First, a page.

Steamboat, county leaders to update community growth strategy |

Steamboat, county leaders to update community growth strategy

Bringing data up to date in Steamboat Springs Area Community Plan a goal

Steamboat Springs and Routt County will review the Steamboat Springs Area Community Plan to determine what, if any, changes are needed in the document that guides development in and around the city.

— City and county government leaders agreed Monday to take the first steps to revise the community-driven planning document that has been relied on for 15 years to provide a philosophical basis for month-to-month decision making.

The Steamboat Springs Area Community Plan was adopted in 1995 and substantially revised in 2004 at the end of a three-year process. County Planning Director Chad Phillips and City Community Development Director Tyler Gibbs aren't proposing a complete revision of the document in 2011. Instead, they propose to update some of the data that forms the basis of the plan.

"I think it's really important to get the specifics on conditions that have changed and how that feeds into the public's visions and goals," council member Meg Bentley said. "It's just critical."

The plan reaches beyond the city limits to rural neighborhoods like the south valley and Strawberry Park to describe residents' visions for their futures. While not binding, it contains principles that generations of council members and commissioners have used to justify votes on proposed developments.

Gibbs and Phillips said they will use their own staff working within the current budgets to update data.

Gibbs noted that during the past joint meeting between the City Council and the Routt County Board of Commissioners in June, there was concern about the timing of the update, but he said he saw value in moving ahead with some early steps.

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"The old plan contained 10 vision statements and 44 goals. We would put them in the context of our current situation," he said.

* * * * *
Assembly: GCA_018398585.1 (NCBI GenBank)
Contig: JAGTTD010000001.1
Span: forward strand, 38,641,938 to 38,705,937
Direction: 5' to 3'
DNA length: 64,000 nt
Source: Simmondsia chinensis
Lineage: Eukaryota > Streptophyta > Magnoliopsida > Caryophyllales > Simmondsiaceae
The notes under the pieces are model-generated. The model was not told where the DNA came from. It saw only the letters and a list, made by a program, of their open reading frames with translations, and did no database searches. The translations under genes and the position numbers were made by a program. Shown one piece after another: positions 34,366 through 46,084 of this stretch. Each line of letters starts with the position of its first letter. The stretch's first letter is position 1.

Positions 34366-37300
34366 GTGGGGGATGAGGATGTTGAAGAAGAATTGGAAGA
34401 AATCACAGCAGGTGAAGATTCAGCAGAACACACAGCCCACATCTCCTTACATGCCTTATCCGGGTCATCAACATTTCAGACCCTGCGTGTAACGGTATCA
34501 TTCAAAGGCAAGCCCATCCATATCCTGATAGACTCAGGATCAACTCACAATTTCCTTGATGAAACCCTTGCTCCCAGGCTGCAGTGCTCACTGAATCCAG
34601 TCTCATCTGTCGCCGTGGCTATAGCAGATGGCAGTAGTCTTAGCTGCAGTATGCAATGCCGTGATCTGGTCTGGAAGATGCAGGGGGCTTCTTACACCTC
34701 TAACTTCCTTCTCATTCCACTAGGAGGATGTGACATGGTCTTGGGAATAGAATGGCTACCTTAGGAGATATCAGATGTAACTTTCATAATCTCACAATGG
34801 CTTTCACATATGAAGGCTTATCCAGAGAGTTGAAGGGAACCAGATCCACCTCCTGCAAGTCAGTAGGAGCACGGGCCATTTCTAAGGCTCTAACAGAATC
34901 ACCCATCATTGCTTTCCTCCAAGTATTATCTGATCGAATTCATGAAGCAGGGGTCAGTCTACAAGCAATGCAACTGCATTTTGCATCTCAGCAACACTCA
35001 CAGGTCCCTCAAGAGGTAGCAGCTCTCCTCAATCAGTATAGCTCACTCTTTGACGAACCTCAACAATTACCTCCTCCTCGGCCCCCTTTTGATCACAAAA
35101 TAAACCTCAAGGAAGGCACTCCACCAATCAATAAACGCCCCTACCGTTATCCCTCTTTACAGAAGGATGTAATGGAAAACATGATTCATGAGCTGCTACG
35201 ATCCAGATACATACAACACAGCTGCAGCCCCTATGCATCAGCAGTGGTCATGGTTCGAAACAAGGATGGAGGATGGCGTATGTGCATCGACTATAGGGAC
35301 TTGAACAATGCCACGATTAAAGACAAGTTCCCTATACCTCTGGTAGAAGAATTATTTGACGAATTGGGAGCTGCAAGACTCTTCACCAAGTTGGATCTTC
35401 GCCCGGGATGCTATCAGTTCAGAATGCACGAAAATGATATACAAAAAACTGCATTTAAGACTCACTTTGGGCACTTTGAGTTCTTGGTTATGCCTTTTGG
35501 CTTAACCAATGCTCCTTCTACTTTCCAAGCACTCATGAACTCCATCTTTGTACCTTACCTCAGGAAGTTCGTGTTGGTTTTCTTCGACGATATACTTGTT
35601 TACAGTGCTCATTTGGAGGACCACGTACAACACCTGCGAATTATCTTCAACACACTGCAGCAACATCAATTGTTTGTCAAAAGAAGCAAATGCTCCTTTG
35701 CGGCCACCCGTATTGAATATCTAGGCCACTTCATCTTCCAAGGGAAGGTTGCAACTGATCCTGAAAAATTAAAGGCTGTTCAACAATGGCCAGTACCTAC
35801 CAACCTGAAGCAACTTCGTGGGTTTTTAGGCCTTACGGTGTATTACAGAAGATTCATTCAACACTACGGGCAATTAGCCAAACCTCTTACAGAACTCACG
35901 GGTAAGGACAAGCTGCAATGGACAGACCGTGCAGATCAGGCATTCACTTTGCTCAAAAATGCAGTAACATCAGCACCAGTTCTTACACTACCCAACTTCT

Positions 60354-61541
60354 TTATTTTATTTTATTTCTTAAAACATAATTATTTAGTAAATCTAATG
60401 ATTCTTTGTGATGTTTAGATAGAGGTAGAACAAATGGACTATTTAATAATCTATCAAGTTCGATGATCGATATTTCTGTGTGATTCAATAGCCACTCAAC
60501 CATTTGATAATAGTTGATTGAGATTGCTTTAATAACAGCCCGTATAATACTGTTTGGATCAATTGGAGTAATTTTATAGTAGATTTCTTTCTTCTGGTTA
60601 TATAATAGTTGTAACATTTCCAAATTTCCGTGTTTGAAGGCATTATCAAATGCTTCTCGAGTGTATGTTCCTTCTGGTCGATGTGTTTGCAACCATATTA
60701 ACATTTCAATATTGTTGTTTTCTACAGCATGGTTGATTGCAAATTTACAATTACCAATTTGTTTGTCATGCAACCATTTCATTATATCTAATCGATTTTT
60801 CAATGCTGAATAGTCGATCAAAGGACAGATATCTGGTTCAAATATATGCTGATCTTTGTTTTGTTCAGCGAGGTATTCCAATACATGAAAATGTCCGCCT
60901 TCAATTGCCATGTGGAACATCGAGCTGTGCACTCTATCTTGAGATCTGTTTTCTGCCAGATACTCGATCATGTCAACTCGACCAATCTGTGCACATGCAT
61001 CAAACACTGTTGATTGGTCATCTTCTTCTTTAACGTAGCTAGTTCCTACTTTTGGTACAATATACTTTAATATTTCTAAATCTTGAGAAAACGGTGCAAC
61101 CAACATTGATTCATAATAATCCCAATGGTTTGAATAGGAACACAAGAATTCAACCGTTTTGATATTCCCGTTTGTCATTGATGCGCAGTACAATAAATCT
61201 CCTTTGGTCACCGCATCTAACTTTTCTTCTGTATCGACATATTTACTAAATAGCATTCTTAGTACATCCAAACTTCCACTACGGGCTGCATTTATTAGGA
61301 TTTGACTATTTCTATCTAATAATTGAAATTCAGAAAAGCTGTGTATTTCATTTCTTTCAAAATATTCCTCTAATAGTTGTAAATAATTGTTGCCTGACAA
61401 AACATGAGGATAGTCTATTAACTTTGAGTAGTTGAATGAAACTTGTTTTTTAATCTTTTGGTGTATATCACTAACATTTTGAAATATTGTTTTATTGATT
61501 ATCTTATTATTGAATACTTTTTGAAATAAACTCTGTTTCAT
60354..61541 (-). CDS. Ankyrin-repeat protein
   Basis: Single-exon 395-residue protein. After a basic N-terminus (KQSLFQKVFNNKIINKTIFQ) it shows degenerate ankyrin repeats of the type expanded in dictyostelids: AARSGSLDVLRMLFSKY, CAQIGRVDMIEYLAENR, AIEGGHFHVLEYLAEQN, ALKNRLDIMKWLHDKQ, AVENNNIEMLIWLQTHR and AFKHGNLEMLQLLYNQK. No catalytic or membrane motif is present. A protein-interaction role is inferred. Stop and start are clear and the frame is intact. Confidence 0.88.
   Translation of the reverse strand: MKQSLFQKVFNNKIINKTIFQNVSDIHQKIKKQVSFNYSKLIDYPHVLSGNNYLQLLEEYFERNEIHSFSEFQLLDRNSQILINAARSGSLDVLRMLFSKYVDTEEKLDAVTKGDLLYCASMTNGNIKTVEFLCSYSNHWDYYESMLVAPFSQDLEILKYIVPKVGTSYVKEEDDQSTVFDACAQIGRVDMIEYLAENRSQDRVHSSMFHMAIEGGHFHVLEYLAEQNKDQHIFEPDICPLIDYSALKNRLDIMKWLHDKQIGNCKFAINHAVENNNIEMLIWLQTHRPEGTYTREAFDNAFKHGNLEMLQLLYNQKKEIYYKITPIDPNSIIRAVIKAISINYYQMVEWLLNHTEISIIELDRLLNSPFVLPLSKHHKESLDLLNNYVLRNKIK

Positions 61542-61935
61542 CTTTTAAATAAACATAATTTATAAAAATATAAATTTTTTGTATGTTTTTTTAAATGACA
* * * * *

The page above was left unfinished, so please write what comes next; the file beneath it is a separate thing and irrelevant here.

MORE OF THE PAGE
The first phase is to develop a public presentation to familiarize residents with the existing plan and summarize conditions that have changed since 2004.

In the second phase of work authorized by the commissioners and council members Monday, the two governments will solicit community input.

Commissioner Diane Mitsch Bush predicted that although details of the plan might need to be tweaked, the community's goals will be the same.

"In 1995, we started from the bottom up," Mitsch Bush said. "There were many neighborhood meetings. Maybe strategies have changed. I see no evidence the community has changed (its mind) on goals like providing for multi-modal transportation," she said.

Council President Pro-Tem Jon Quinn said while he would be hesitant to undertake a revision of the entire plan in the short term, he thinks updating data such as the remaining capacity for infill development in the city limits is crucial to understanding the economic circumstances the community faces.

County Commissioner Doug Monger said his position on beginning a revision of the community plan has changed since summer.

"I was against updating the plan in July," Monger said. "I'm leery of putting a lot of work into implementing strategies when everything could change in two or three years. I would support the work plan we're moving forward with today."